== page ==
Today’s math fun involves portions of yesterday's, but with a few more steps.  It may also—dare I say it?—involve partitioning!  I might be using the word partitioning in an incorrect way, and if so, then pardons please, (also, please let me know).  The question is, what are the fewest number of coins you need to make change for up to a dollar.

Here's how I worked, using an iterative algorithm, (fancy words for: "I'm going to use the same trick over and over").  It was all about granularity of coins, and getting quickly from one amount to the next.  The quickest way, (where quick is defined by using the smallest number of coins), to get to a large amount of change is with large coins.  So, as we move around within 99 cents, the biggest step we can make is with a half dollar. Using yesterday’s method, we can fit one half dollar into 99 cents.  That leaves us with 49 cents left move around in.  The quickest way to make progress within that interval is with a quarter.  We can only fit one quarter into 49 cents.  That gives us our next interval which is moving around within 24 cents.  We use our next biggest coin, a dime, and figure out we can get two of those into 24 cents.  Within the remaining 9 cents, (the space a dime can't make up), the quickest way to move is with a nickel.  One of those will fit.  That leaves us a four cent interval to move in.  We can fit four pennies into that, and we’re done!  So, the answer winds up being

1 50 cent piece
1 quarter
2 dimes
1 nickel
4 pennies.

The next step, would be to prove that I'm correct, but how?

Tuesday, March 1, 2016

Combinatorics and LCMs

Working through the problems in Niven's book on combinatorics, I came across the following one that cleverly introduces least-common-multiples without saying any of those words.  The book asks the following question:

How many numbers that are evenly divisible by 11 exist between 1 and 2000?  How many that aren't also evenly divisible by 3?  How many numbers that are evenly divisible by 6, but not by 4 exist between 1 and 2000?

The hastily scribbled answer can be seen below, with each of the answers boxed in succession down the screen.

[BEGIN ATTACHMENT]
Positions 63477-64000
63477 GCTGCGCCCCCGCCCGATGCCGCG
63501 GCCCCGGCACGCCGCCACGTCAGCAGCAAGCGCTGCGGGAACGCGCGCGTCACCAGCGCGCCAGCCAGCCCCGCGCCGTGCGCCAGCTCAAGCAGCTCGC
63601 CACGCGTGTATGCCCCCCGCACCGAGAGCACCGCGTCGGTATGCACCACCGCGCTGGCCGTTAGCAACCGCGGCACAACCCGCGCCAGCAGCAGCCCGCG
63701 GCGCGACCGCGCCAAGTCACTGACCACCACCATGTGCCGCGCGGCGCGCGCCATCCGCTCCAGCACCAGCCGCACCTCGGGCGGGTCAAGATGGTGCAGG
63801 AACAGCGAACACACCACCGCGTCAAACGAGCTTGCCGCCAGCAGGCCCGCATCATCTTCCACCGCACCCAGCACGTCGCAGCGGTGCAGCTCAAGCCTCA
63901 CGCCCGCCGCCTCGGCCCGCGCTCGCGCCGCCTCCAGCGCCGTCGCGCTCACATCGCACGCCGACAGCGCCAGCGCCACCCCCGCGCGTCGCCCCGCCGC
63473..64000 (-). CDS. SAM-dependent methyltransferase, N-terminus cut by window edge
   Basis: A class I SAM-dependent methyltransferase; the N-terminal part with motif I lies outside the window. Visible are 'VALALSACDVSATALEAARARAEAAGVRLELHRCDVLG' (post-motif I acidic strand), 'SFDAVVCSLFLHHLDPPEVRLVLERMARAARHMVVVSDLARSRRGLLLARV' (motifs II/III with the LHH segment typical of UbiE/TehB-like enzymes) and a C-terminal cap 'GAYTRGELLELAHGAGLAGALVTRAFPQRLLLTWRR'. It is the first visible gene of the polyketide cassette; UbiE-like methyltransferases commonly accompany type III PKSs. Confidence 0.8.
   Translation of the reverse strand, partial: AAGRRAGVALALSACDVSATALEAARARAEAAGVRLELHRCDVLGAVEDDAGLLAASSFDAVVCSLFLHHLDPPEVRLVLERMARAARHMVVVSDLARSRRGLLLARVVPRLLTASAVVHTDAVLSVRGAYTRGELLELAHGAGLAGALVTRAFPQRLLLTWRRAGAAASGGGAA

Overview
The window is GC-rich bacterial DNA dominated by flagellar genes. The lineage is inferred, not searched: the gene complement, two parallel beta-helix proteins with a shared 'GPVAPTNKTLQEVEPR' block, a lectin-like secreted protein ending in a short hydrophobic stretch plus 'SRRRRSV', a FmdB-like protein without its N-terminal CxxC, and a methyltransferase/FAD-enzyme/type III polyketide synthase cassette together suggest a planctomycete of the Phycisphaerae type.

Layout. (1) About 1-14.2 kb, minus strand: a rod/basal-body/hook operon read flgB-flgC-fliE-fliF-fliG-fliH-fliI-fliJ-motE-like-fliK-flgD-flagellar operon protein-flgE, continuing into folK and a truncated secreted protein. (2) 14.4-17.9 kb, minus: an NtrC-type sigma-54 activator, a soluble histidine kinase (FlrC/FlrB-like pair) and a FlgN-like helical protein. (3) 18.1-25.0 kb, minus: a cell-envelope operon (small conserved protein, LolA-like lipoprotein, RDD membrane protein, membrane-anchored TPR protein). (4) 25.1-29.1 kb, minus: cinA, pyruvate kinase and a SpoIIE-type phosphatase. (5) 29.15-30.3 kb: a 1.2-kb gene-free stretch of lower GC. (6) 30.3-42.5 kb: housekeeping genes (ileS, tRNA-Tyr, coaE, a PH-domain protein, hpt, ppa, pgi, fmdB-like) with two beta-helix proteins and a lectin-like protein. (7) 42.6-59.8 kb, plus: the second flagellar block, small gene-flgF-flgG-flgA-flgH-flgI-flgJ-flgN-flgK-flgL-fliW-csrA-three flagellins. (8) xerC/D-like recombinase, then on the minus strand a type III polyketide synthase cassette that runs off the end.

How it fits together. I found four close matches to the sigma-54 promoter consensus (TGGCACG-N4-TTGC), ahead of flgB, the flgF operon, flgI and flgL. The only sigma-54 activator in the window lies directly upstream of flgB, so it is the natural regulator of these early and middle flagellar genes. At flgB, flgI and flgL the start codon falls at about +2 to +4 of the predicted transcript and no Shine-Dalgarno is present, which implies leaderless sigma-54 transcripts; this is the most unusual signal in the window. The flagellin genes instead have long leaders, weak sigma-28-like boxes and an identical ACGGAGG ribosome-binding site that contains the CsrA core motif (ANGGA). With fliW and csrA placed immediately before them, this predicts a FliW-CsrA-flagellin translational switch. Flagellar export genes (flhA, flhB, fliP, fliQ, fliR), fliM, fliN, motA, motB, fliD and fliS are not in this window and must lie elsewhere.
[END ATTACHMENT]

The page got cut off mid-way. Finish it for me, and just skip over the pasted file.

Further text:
By simply dividing 2000 by 11, we find out how many integers between 1 and 2000 are evenly divisible by 11.  In other words, we ask how many multiples of 11 can fit between 1 and 2000.  When we want to eliminate the multiples of 3, that's when the least common multiple comes in.  We already have the answer for all numbers divisible by 11, but how to eliminate those also divisible by 3?  By first asking what number divisible by 11 are also divisible by three, we arrive at an answer.  The first number divisible by both is 33, or 3 X 11.  Then next is 66, and then 99, and so on, (if you're working it out by hand, it's easier to count by 11's than 3's).  As it turns out, only multiples of the least common multiple (LCM) of 3 and 11, (33), are divisible by both 3 and 11.  Now, we just need to figure out how many copies of numbers divisible by 33 are between 1 and 2000, and then subtract that number from the total number of integers divisible by 11 we calculated earlier to get the answer to the 'divisible by 11, but not 3' question.

The divisible by 6, but not 4 questions is similar.  In this case, the lowest common multiple of 6 and 4, in other words, the smallest number they'll both divide evenly, is 12.  By removing all the numbers divisible by 12 from 1 to 2000 from the count of integers between 1 and 2000 that are divisible by 6, we wind up with the answer to "How many integers between 1 and 2000 are divisible by 6, but not by 4?"

Friday, February 19, 2016

Seen on the way to work

Yesterday was gorgeous here in San Francisco!